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(Claus, 1890)

Carapace with well developed, sharp-edged shoulder vaults, height about 50% of length, tapers anteriorly (C. spinifera Habitus 1, C. spinifera Habitus 3). At postero-dorsal corner, right valve with primary and secondary spines. Left asymmetrical gland opening at this corner. Right asymmetrical gland opening at the postero-ventral corner. Sculpturing, two to four longitudinal striae running parallel to and close to the ventral margin for much of its length. In some males the ventral margins and the shoulder vaults appear darkly opaque under transmitted light, possibly because of accumulated secretions in the bioluminescent glands lining these margins.
Female, frontal organ well differentiated, stem longer than first antenna, capitulum slightly down-turned, with ventral margin swollen for much of its length, end pointed (C. spinifera 1). First antenna clearly segmented, second podomere with long dorsal seta reaching to mid-length of capitulum; "a"-"d" setae are 40% of "e" seta, the latter with a fringe of long hairs along basal half of anterior edge.
Male, frontal organ, capitulum down-turned, bluntly pointed and bare (C. spinifera 3). First antenna with convoluted "a" seta equal in length to limb, "c" seta short, "b" and "d" setae are subequal, only just shorter than "e" seta, "e" seta armature 28-30 pairs of basally pointing spines with a few distally pointing spines at the distal end (C. spinifera 4). Second antenna endopodite, right-hand hook appendage with inner barb, a basal right angle then, a smooth curve to end in a small ridged swelling (C. spinifera 5).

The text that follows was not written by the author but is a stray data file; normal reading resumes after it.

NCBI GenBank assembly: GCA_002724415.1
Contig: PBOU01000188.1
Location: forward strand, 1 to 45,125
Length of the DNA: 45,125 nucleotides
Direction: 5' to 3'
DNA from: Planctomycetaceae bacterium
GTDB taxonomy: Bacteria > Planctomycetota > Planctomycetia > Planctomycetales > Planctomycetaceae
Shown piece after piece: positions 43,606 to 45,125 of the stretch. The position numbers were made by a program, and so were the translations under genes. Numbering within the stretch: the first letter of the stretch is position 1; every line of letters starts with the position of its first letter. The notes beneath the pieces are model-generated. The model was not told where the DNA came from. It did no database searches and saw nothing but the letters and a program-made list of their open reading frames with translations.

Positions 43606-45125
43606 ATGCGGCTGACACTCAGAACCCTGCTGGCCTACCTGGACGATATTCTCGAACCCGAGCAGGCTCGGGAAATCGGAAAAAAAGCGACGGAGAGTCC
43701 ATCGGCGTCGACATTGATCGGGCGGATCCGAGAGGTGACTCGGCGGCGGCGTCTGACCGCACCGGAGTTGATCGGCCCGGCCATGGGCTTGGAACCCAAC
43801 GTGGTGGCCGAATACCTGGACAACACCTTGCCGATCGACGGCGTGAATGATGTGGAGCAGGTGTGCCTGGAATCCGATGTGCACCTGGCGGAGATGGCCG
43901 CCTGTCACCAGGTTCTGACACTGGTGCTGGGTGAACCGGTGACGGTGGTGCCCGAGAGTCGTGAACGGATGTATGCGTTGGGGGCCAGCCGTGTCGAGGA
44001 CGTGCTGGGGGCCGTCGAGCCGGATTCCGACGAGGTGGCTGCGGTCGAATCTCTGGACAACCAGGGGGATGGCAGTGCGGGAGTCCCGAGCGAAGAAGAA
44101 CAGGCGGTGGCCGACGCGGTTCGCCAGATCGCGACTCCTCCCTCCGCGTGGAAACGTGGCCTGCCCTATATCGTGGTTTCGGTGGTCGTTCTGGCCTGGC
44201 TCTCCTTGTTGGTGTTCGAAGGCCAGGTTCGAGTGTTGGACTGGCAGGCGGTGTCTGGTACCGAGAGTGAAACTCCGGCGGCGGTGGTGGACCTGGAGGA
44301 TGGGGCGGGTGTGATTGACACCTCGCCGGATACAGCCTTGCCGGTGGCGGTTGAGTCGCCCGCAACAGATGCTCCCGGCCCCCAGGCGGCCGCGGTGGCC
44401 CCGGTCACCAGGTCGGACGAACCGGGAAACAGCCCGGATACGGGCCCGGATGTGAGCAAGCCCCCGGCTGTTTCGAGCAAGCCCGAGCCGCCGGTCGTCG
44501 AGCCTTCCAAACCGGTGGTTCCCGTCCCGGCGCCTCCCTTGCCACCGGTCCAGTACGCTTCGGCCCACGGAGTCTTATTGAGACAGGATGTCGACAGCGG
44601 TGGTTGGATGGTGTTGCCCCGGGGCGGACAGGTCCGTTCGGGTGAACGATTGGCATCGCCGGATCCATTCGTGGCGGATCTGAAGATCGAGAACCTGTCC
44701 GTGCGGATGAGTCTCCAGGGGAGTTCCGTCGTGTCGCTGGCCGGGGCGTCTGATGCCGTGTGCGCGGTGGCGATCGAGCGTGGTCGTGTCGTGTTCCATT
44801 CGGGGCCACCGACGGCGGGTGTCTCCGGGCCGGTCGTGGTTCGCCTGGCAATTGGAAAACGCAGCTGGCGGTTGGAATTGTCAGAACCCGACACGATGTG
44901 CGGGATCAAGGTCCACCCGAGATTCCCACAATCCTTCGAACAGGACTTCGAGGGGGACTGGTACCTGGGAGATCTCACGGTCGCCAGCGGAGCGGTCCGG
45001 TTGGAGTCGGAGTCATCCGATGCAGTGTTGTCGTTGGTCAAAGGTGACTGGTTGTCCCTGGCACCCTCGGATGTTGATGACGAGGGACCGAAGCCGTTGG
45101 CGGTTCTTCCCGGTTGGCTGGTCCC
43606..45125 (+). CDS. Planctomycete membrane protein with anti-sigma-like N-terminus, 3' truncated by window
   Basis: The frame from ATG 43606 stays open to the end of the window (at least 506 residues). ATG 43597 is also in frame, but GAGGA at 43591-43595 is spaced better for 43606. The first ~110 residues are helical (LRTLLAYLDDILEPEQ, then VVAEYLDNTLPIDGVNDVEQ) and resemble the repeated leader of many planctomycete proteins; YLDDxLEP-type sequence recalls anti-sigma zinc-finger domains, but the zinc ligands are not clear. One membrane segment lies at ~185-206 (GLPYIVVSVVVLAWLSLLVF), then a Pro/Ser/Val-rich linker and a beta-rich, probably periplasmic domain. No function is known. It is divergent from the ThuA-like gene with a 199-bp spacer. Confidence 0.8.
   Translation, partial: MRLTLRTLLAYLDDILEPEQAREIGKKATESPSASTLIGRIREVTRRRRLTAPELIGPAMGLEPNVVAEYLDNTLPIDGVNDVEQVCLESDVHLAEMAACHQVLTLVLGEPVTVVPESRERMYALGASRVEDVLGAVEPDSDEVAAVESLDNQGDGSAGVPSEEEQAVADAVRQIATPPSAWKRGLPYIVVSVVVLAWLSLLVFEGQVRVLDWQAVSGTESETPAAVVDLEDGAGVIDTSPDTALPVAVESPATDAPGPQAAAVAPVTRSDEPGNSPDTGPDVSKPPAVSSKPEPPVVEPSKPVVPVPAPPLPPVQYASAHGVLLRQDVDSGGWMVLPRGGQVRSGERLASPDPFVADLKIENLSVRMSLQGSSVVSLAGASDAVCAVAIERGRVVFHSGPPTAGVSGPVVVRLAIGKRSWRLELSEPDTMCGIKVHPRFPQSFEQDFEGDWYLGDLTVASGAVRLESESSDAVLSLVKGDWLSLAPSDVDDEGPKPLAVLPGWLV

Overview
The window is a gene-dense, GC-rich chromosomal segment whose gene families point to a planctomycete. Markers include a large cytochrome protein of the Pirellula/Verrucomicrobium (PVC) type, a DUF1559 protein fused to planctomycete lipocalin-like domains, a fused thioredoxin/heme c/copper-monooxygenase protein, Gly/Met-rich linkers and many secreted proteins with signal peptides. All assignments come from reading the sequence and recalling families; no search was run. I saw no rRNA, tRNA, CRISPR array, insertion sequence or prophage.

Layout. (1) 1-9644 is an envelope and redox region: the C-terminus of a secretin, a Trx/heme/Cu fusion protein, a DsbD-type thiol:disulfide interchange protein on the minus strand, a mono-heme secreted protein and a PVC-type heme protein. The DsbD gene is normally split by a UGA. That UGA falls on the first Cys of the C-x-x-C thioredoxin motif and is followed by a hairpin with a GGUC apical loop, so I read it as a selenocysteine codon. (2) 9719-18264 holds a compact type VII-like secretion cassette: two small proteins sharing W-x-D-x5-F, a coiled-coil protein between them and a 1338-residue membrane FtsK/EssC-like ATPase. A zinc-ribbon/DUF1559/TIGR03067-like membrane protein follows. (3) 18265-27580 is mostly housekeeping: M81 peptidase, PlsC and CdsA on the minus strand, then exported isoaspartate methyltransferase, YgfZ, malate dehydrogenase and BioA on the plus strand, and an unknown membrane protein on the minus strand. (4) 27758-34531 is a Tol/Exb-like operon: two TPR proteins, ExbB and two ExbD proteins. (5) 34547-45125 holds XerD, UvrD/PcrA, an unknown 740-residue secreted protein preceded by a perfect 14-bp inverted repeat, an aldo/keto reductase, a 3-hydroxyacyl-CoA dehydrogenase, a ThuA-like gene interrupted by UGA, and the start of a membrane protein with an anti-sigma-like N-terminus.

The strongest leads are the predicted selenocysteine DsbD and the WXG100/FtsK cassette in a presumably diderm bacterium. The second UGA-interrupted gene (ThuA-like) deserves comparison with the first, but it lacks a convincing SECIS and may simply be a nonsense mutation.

At low latitudes, the commonest species with sharp-edged shoulder vaults, but at temperate and higher latitudes C. borealis (Conchoecia borealis)is more common. Adults of C. spinifera are extensive diel vertical migrants, being, by day, at depths >400m, migrating up into the epipelagic zone at night. Poulsen, 1973 attributed it to his genus Paraconchoecia , along with 22 others, stating "the main character for this genus, and in fact the only one connecting all its species and not found in any other genera, is the shape of the masticatory pad of the endite of the mandible". Martens, 1979 pointed out that the genus remains, strictly-speaking, a nomen nudum until a type species is designated; clearly, if this genus is to be adopted, the type species should be selected from one of the original four included by Claus, 1891 i.e., C. oblonga (Conchoecia oblonga), C. spinifera , C. inermis (Conchoecia inermis) and C. elegans (Conchoecia elegans). Most authors would now separate C. elegans from the others.

Recorded from all oceans. From 60°N-42°S in the Atlantic. Generally mesopelagic to epipelagic in its bathymetric range. 1, 2, 3 (R.R.S. Discovery Map).

Type specimens
None designated; status of original material uncertain.

Type locality
Original material collected in the North Atlantic 34°18'N 15°34'W, and from the Mediterranean Sea in the vicinity of Capri.

Conchoecia spinifera